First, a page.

Praise the world to the angel, not the unutterable world;
you cannot astonish him with your glorious feelings;
in the universe, where he feels more sensitively,
you're just a beginner.
Therefore, show him the simple
thing that is shaped in passing from father to son,
that lives near our hands and eyes as our very own.
Tell him about the Things.
He'll stand amazed, as you stood
beside the rope-maker in Rome, or the potter on the Nile.
Show him how happy a thing can be, how blameless and ours;
how even the lamentation of sorrow purely decides
to take form, serves as a thing, or dies
in a thing, and blissfully in the beyond
escapes the violin.
And these things that live,
slipping away, understand that you praise them;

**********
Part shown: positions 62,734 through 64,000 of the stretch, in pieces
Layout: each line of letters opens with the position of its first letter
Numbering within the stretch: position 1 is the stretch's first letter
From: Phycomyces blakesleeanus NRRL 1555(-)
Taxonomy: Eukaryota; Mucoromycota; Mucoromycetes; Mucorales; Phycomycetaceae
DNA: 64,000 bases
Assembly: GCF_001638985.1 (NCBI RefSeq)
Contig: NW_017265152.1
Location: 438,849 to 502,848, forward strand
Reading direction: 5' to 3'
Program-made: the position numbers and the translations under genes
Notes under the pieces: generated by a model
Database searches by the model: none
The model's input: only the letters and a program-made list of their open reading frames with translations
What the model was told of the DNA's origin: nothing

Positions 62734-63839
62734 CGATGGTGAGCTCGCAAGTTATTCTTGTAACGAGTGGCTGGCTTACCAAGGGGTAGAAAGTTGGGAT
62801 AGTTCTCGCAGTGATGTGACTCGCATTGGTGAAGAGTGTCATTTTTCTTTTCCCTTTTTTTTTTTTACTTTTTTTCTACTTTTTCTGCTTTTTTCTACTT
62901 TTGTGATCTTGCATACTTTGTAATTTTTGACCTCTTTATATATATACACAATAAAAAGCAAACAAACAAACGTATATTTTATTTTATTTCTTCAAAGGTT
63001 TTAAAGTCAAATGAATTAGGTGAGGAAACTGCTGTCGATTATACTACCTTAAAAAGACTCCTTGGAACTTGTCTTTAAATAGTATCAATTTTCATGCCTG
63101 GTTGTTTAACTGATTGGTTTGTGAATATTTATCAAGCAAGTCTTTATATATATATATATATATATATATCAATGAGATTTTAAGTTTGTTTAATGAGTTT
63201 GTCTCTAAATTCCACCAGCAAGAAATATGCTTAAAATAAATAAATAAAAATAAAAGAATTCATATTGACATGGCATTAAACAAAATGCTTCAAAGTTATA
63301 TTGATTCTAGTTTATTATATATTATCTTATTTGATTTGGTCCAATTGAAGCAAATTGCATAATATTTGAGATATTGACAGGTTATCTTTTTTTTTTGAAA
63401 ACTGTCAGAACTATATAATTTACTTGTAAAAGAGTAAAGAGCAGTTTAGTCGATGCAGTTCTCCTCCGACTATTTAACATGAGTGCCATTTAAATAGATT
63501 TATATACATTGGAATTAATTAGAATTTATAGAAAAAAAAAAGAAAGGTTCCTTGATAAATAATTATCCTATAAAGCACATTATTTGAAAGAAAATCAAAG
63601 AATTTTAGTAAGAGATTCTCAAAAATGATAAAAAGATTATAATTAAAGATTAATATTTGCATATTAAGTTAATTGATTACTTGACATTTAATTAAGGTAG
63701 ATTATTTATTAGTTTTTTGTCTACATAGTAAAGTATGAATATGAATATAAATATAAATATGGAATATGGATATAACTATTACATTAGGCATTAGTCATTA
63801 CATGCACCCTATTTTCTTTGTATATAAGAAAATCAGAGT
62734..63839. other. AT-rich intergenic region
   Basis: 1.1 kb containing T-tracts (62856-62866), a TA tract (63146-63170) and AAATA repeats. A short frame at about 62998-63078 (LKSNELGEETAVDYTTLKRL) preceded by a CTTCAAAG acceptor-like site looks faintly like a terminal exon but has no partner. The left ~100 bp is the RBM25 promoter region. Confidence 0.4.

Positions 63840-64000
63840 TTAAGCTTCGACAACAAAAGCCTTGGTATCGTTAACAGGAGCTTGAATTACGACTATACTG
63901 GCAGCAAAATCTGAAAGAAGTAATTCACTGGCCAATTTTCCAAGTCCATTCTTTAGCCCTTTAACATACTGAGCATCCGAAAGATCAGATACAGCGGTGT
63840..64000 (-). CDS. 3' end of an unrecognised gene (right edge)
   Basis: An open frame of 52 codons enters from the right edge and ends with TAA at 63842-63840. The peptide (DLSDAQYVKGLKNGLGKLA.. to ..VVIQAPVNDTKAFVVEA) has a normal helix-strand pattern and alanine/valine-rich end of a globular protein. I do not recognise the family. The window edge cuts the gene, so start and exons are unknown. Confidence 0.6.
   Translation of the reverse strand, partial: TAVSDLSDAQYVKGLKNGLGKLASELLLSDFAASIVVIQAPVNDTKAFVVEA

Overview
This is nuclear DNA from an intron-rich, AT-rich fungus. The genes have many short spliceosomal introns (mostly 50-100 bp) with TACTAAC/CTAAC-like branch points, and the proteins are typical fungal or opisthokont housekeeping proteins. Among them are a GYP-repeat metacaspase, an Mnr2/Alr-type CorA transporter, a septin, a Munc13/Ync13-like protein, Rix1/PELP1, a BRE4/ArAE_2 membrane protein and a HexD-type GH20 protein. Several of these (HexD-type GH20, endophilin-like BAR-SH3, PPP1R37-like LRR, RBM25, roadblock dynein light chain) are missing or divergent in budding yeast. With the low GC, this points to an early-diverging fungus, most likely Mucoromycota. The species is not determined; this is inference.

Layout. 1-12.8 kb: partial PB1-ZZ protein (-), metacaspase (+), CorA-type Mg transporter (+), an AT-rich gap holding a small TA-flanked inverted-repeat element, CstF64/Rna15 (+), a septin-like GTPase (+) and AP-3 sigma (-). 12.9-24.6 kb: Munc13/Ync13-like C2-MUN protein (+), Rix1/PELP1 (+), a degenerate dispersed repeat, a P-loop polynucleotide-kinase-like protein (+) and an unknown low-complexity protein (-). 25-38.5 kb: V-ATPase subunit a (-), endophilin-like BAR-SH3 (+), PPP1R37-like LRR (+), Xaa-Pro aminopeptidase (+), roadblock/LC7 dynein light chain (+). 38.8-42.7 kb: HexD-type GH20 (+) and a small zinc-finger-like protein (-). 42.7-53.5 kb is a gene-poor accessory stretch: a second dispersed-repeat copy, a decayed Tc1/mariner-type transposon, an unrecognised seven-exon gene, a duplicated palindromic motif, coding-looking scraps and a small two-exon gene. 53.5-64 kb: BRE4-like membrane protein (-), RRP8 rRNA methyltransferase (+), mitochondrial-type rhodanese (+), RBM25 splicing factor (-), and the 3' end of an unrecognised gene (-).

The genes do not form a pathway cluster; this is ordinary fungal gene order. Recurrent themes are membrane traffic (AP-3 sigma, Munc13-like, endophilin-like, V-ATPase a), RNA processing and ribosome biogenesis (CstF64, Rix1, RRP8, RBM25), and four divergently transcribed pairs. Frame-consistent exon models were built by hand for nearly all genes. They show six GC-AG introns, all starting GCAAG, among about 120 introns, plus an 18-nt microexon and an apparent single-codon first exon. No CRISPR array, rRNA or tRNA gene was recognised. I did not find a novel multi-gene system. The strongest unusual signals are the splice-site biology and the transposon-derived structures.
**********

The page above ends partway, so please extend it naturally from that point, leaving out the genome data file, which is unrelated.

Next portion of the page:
transitory themselves, they trust us for rescue,
us, the most transient of all. They wish us to transmute them
in our invisible heart--oh, infinitely into us! Whoever we are.
Earth, isn't this what you want: invisibly
to arise in us? Is it not your dream
to be some day invisible? Earth! Invisible!
What, if not transformation, is your insistent commission?
Earth, dear one, I will! Oh, believe it needs
not one more of your springtimes to win me over.
One, just one, is already too much for my blood.
From afar I'm utterly determined to be yours.
You were always right and your sacred revelation is the intimate
Behold, I'm alive. On what? Neither childhood nor future
grows less...surplus of existence
is welling up in my heart.
This poem by Rilke was one of our Christmas meditations. Found, as these things often are, by chance in Earth Prayers from Around the World: 365 Prayers, Poems and Invocations for Honoring the Earth. A little online research -- it's the last half or so of Rainer Maria Rilke's Ninth Elegy. If you want to read the entire poem, click here.